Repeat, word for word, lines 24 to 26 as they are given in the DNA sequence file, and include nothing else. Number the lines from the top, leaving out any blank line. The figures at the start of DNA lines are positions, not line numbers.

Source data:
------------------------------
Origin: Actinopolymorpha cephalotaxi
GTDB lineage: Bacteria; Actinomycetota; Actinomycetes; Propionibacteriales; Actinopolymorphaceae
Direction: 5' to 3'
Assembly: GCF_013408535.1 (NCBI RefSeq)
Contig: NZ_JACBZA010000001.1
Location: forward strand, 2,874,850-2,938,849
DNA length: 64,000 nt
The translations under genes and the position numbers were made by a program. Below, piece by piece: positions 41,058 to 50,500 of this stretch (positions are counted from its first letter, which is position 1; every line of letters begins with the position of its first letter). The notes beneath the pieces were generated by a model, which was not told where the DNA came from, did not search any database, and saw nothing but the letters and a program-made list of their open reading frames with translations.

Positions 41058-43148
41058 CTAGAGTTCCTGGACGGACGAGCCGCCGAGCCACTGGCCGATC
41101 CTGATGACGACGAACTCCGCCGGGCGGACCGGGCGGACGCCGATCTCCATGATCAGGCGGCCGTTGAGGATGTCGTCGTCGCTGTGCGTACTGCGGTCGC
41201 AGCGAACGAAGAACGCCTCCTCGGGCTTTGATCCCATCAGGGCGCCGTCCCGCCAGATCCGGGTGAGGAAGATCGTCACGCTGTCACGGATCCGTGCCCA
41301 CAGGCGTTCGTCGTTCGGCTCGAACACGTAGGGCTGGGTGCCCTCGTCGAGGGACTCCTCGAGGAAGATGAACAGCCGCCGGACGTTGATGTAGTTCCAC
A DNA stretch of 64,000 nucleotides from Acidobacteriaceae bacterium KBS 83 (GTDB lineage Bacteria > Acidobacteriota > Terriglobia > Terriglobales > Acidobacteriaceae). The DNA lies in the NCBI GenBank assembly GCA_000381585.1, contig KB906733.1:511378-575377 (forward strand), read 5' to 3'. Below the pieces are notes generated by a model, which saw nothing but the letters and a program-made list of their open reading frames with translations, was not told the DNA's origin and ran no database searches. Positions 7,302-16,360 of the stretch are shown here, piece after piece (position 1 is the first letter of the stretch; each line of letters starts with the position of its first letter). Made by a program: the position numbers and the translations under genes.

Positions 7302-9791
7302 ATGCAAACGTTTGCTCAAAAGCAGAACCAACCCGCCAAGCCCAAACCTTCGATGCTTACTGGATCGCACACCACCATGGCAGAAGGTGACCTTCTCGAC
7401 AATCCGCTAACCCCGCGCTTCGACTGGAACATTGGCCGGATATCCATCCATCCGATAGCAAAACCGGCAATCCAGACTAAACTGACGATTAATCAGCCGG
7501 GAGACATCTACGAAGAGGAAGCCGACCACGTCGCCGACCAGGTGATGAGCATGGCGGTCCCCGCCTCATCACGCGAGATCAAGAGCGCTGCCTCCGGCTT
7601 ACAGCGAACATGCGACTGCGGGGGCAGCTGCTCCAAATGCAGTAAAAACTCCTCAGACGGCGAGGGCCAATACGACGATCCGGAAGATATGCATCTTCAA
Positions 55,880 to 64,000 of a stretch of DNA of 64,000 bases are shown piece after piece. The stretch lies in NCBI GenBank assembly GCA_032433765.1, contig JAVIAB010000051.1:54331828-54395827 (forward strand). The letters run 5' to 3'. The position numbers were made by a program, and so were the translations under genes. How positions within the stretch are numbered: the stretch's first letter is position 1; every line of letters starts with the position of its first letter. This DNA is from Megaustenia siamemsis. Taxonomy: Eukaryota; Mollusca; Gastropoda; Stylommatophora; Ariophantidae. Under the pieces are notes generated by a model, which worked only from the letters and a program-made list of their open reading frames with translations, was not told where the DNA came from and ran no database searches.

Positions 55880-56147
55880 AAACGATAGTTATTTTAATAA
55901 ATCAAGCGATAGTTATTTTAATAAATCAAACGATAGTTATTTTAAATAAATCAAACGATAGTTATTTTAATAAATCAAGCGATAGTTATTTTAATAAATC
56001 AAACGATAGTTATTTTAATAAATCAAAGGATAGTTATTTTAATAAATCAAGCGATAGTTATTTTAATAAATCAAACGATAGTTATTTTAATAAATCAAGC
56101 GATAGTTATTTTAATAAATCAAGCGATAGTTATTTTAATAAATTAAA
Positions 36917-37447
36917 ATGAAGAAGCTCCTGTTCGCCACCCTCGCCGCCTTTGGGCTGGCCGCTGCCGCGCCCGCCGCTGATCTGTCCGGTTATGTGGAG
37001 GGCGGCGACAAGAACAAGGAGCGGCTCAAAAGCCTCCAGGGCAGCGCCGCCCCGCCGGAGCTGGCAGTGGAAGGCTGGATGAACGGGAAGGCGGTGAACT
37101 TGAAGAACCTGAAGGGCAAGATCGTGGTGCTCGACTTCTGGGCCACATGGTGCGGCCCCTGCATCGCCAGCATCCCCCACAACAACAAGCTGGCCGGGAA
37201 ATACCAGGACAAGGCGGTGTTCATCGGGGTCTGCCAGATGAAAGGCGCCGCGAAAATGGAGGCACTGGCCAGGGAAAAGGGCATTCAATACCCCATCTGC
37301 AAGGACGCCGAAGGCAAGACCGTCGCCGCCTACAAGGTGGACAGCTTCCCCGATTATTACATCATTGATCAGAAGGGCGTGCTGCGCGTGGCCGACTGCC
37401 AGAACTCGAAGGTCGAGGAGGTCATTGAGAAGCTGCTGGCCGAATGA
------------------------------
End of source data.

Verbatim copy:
56001 AAACGATAGTTATTTTAATAAATCAAAGGATAGTTATTTTAATAAATCAAGCGATAGTTATTTTAATAAATCAAACGATAGTTATTTTAATAAATCAAGC
56101 GATAGTTATTTTAATAAATCAAGCGATAGTTATTTTAATAAATTAAA
Positions 36917-37447